Mohammed M. Hafez earned his Ph.D. from the London School of Economics and Political Science in 2000. From 2013–2018, he served as the Chair of the Department of National Security Affairs at the Naval Postgraduate School in Monterey, California. A specialist in Islamist movements and political violence, his books include Why Muslims Rebel: Repression and Resistance in the Islamic World (2003); Manufacturing Human Bombs: The Making of Palestinian Suicide Bombers (2006); and Suicide Bombers in Iraq: The Strategy and Ideology of Martyrdom (2007). His current book project, The Nearest Enemy: Factionalism and Fratricide in Militant Islamist Networks, investigates inter-rebel wars in Algeria (1992–2002), Iraq (2003–2011), and Syria (2011–2016) using a combination of comparative case analysis and network-analytic methodologies.
Dr. Hafez is also the author of over 25 journal articles and book chapters on political radicalization, foreign fighters, and Islamist ideologies. He regularly briefs government and military analysts on issues related to terrorism, the war of ideas, and countering radicalization. Dr. Hafez has made several appearances on PBS News Hour, NPR, CNN, C-SPAN, and other national and international media forums.
The war in Iraq was supposed to be easy. Instead it has delivered the message that Islamic resistance and martyrdom can defeat the only remaining superpower, just as jihadists drove the Soviet Union from Afghanistan during the 1980s. Now a haven for jihadists, Iraq has entered a civil war whose duration, scope, and magnitude have yet to be determined.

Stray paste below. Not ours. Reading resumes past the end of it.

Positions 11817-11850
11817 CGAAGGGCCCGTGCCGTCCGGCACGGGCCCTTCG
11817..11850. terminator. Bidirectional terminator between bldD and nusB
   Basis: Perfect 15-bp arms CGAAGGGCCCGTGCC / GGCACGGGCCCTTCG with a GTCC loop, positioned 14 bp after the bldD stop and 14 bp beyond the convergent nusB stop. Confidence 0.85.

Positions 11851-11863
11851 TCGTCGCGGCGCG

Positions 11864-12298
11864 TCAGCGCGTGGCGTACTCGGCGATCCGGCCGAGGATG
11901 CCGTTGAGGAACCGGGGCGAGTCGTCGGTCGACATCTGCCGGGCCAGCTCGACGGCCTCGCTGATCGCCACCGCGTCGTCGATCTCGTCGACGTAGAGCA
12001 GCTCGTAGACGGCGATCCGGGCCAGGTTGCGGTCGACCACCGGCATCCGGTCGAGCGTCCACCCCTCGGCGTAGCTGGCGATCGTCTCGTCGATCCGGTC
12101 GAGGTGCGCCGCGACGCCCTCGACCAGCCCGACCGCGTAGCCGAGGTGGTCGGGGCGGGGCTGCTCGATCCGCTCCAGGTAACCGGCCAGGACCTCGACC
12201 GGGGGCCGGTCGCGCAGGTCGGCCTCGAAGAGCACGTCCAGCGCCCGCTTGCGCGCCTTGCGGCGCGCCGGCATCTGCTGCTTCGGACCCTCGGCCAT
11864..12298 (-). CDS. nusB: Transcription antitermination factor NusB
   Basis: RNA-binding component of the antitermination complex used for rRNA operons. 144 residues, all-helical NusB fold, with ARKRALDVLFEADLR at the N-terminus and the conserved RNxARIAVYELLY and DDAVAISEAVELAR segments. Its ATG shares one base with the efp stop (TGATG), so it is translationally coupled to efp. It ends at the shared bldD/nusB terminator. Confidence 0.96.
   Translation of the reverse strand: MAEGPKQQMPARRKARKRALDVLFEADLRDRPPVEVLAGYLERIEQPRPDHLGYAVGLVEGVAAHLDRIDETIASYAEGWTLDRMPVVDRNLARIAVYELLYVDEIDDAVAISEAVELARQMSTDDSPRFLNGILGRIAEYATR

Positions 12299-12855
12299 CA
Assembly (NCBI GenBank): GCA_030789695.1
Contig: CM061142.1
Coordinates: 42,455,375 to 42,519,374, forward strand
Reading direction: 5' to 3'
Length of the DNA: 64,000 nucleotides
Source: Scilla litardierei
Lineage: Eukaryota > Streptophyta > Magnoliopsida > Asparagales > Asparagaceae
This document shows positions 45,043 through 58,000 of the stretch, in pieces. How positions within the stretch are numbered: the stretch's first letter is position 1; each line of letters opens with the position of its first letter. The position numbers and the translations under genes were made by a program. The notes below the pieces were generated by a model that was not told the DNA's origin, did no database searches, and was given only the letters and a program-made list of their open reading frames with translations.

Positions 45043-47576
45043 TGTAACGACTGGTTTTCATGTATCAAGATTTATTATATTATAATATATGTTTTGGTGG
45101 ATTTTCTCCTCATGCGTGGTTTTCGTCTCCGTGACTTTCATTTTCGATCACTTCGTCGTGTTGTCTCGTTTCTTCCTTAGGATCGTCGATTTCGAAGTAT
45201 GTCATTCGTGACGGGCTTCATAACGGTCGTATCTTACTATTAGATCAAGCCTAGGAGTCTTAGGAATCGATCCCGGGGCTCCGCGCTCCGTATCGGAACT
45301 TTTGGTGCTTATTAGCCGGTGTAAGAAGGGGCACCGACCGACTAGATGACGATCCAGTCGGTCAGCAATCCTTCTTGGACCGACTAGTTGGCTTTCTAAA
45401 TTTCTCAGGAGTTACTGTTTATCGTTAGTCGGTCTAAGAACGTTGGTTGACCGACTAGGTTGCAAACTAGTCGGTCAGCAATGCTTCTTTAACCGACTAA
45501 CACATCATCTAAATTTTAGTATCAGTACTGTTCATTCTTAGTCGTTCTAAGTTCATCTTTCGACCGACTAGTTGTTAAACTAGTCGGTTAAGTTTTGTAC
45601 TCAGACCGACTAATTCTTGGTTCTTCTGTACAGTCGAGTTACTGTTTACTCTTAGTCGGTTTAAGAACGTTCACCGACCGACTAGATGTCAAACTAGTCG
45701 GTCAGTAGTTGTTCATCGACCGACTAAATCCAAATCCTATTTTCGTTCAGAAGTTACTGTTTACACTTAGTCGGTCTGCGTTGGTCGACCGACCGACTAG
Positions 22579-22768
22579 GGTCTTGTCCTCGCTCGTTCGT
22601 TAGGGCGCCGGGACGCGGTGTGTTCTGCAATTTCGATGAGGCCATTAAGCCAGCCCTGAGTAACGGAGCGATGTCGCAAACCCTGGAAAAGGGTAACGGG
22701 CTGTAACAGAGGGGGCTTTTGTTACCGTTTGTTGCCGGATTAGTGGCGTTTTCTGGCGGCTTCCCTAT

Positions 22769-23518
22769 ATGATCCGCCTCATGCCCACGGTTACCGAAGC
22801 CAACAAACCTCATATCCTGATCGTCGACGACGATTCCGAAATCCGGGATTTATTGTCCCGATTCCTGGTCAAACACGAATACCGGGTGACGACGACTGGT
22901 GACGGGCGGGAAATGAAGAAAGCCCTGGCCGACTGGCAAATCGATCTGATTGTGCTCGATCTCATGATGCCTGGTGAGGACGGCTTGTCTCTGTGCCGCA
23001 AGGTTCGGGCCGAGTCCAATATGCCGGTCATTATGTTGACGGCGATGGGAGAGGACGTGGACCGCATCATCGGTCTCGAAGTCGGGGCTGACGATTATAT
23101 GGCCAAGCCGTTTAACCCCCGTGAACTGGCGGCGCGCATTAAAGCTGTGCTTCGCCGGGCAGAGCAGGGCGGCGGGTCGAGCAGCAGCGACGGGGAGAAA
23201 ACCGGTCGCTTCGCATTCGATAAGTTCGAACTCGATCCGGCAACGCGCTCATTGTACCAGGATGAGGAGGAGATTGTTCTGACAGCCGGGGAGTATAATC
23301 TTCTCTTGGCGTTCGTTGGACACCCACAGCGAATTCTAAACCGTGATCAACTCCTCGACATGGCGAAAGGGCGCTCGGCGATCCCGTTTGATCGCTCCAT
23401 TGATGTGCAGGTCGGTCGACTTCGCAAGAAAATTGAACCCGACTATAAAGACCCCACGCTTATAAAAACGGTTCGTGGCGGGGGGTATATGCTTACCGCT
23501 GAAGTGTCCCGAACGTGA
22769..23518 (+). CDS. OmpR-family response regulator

The overwhelming majority of suicide attacks in Iraq have targeted Iraqi security forces and Shia civilians, not coalition forces. The perpetrators appear to be largely non-Iraqi volunteers. Many are from Saudi Arabia, but substantial numbers have come from Europe, Syria, Kuwait, Jordan and North Africa. They are foiling U.S. plans to stabilize the country and turn it into a democratic regime and an ally in a region of religious radicalism, entrenched authoritarianism, and hostile states with nuclear ambitions.
Understanding the phenomenon of suicide bombing in Iraq is therefore vitally important for U.S. national security, foreign policy in the Muslim world, and the war on terrorism. This study, the first of its kind on the Iraqi insurgency, draws extensively on open-source intelligence and papers of record, primary sources from insurgent groups including online documents and videos, and interviews with U.S. servicemen who have served in Iraq. It examines the history of suicide bombing in Iraq and many other countries, theoretical perspectives on suicide bombing, the varied factions that comprise the insurgency, the ideology and theology of martyrdom supporting suicide bombers, their national origins and characteristics, and the prospects for a “third generation” of transnational jihadists forged in the crucible of Iraq.
Suicide bombings have become a terrifyingly familiar feature of contemporary warfare and insurgency. But explanations of such attacks are typically either too narrow or too superficial to enable us to understand—and thus combat—this complex and deadly phenomenon.
In this slim but remarkably balanced, informative, and insightful volume, Mohammed Hafez delves beneath the surface as he explores the case of Palestinian suicide bombers during the al-Aqsa intifada that began in 2000. Drawing on extensive research in the West Bank and Israel, Hafez reveals an intricate web of factors that fueled the campaign of suicide attacks. To understand the bombings, he argues, we must examine the interrelation among the motives of the individual “martyrs,” the calculations of the organizations that deployed them, and the attitudes of a victimized society. This approach yields not only a penetrating look at suicide bombers but also policy-relevant lessons for dealing with extreme political violence in places such as Iraq, Chechnya, and Afghanistan.
Highly readable, wonderfully concise, and packed with useful information, Manufacturing Human Bombs offers students an excellent introduction to its subject; for readers already well versed in terrorism and the Middle East, the volume offers a rare combination of rich empirical data, considerable analytical breadth and depth, and refreshing evenhandedness.